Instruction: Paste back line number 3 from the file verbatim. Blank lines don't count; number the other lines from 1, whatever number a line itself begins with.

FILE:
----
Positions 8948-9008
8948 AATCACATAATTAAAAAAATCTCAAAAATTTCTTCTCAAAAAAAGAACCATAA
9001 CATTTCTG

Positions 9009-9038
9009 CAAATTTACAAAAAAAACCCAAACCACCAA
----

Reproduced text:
9001 CATTTCTG